This is all very confusing. On the surface this feels like apple telling people like me (original fcp user, pro post prod facility) to go f myself. What about fcp 7? no news. Should I be thinking Avid for next year? (horrors). They just don't give you a lot of information do they.
[jason levy]"On the surface this feels like apple telling people like me (original fcp user, pro post prod facility) to go f myself. What about fcp 7?"
I'm really amazed how many people are acting as if this is the end of the world. Maybe it's just me because I don't own my own company.
You do realize that if what you had yesterday was working, it still works today, right? Just because FCPX is available, doesn't mean everything you've invested in is now trash. What is with the need to instantly update? What is so urgent?
Plus, David Roth Weiss put out an article last week on how to prepare for this.
Yes fcp 7 is working today. I can attest to that as we are using the product on several TV series. But what about next year? They don't say if they are going to keep supporting fcp 7. Why is that so hard to do? What is your relationship to fcp Rob? How much money is your commitment to FPC worth?
But see, that's what I don't understand. At my current job we're still on Final Cut Studio 2, and how old is that?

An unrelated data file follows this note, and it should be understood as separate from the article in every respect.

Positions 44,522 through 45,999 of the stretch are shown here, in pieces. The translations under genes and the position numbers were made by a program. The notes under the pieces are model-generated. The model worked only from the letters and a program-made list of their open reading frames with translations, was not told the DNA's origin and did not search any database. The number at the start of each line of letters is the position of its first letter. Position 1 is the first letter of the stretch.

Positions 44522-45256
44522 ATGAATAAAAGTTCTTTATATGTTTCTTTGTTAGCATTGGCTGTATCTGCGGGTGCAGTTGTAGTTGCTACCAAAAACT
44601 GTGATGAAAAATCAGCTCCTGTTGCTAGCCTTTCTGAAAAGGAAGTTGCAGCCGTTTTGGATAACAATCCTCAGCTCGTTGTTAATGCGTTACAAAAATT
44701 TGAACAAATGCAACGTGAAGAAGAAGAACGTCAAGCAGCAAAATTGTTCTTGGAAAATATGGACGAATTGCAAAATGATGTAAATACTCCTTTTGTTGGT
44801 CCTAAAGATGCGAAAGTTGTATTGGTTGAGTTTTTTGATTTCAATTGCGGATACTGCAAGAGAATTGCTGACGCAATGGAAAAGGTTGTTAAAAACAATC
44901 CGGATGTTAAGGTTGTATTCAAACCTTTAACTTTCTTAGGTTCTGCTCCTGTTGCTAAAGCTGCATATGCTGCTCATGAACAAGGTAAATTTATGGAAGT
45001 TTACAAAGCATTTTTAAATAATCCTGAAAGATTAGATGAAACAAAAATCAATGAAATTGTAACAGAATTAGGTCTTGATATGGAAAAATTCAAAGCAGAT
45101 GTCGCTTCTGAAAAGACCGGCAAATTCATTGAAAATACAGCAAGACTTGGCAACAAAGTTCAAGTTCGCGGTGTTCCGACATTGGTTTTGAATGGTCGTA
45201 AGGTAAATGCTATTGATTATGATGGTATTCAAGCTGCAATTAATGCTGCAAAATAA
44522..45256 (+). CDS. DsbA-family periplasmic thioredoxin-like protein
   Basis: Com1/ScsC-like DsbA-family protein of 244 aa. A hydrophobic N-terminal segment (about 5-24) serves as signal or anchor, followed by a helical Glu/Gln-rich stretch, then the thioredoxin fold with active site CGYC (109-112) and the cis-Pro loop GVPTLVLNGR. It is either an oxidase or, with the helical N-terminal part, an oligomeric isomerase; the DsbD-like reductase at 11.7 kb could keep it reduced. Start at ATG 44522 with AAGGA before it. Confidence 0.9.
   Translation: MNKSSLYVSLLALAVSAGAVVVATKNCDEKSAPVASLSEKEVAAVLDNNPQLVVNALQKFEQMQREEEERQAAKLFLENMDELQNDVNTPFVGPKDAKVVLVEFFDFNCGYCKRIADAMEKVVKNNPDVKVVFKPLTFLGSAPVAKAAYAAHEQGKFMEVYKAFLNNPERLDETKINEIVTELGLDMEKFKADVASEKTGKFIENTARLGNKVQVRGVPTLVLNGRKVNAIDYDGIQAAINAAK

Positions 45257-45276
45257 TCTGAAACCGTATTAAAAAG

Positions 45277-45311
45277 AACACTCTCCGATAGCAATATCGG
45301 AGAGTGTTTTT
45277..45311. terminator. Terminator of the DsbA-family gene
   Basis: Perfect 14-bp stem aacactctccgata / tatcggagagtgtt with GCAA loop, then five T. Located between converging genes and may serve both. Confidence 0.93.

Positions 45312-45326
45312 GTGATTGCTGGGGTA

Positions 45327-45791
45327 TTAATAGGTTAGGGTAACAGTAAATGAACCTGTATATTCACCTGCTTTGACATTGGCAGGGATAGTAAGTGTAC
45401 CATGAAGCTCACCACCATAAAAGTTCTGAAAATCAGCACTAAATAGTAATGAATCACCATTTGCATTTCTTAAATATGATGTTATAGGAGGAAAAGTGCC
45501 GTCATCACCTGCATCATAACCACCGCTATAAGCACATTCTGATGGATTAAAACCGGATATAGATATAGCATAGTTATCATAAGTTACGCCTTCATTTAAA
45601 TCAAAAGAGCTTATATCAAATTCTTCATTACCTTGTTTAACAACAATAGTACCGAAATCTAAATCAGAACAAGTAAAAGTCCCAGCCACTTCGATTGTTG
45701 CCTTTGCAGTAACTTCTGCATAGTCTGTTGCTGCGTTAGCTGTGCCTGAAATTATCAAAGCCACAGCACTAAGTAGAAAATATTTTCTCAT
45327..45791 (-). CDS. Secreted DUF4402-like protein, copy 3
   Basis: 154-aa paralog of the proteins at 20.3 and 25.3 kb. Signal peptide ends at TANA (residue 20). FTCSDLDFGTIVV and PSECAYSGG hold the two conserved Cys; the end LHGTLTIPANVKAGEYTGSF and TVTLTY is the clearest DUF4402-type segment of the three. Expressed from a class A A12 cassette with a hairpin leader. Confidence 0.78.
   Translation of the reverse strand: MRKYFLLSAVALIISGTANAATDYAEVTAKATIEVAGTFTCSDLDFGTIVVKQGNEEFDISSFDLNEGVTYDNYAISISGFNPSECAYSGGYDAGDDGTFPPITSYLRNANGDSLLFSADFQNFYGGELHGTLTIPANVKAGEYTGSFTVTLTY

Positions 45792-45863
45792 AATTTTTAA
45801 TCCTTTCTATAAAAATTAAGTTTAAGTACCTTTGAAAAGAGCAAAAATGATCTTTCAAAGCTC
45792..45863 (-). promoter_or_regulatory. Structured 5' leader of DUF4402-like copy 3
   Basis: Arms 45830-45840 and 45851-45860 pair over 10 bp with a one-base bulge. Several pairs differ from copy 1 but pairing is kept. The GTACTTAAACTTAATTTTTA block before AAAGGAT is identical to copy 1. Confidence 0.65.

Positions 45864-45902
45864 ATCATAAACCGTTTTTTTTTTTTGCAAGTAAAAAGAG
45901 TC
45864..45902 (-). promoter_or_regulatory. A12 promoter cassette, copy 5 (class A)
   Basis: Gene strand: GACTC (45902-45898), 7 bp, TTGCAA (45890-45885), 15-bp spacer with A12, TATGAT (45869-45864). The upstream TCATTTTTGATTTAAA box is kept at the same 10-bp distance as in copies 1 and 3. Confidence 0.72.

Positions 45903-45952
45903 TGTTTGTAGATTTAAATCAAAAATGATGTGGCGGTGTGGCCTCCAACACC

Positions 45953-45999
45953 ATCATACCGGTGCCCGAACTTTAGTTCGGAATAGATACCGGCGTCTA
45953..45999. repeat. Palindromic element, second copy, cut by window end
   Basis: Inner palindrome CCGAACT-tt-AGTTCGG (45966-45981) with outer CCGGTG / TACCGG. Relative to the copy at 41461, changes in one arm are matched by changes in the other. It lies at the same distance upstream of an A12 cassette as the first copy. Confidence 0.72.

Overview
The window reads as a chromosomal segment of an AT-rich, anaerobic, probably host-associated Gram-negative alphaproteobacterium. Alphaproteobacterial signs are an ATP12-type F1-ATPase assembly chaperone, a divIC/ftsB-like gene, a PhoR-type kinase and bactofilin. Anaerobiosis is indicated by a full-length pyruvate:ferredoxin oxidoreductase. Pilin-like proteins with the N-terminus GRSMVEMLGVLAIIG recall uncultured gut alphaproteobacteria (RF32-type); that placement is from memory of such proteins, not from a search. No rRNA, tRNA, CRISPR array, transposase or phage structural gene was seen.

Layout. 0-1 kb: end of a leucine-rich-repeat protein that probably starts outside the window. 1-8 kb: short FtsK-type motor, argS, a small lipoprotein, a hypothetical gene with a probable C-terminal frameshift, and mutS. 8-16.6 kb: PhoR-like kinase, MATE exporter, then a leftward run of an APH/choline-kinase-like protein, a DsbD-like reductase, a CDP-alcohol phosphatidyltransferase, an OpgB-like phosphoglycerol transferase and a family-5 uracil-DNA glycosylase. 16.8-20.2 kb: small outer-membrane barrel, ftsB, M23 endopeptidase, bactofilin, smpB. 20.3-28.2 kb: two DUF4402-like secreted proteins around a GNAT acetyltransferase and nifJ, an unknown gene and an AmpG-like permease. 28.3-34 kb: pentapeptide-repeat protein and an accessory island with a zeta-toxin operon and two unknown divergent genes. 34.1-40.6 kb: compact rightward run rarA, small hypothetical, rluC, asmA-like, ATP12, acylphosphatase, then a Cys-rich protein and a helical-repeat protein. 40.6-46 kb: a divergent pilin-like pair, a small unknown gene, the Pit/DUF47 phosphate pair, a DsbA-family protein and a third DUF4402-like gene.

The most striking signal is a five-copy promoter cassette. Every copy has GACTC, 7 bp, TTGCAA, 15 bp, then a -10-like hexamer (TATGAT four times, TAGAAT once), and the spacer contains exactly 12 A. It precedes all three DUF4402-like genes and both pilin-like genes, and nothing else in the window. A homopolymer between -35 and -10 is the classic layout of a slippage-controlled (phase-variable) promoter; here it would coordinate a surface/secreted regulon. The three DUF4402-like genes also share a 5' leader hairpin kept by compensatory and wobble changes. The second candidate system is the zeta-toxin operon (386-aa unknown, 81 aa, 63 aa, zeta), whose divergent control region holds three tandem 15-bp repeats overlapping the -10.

I don't understand what point you're trying to make with that question. I understand all NLEs have their shortcomings, but is there something about FCP7 that's causing you to lose money (or not make as much) and you desperately resolved right now?
[jason levy]"They don't say if they are going to keep supporting fcp 7."
Supporting it how? With more updates to the software? Beats me, but again, if what you have now is working, why do you need updates?
[jason levy]"What is your relationship to fcp Rob? How much money is your commitment to FPC worth?"
Not much money. Like I said, I don't own a company. But I don't seem to understand the point of this question either. Are you suggesting if you purchase something today, but later its successor is disappointing, you're previous purchase was a waste or a bad investment? I would disagree with that.
And just for the record, I'm not trying to be a jerk. I completely understand I might not 'get' it because I don't own my own company. But everyone seems to be a bit hysterical today.
[Rob Grauert]"But I don't seem to understand the point of this question either. Are you suggesting if you purchase something today, but later its successor is disappointing, you're previous purchase was a waste or a bad investment? I would disagree with that."
Final Cut Pro has not historically been an appliance -- it's been a platform. You could expect a certain degree of continuity from one release to the next. Like, for example, the ability to open a project you created in a previous version.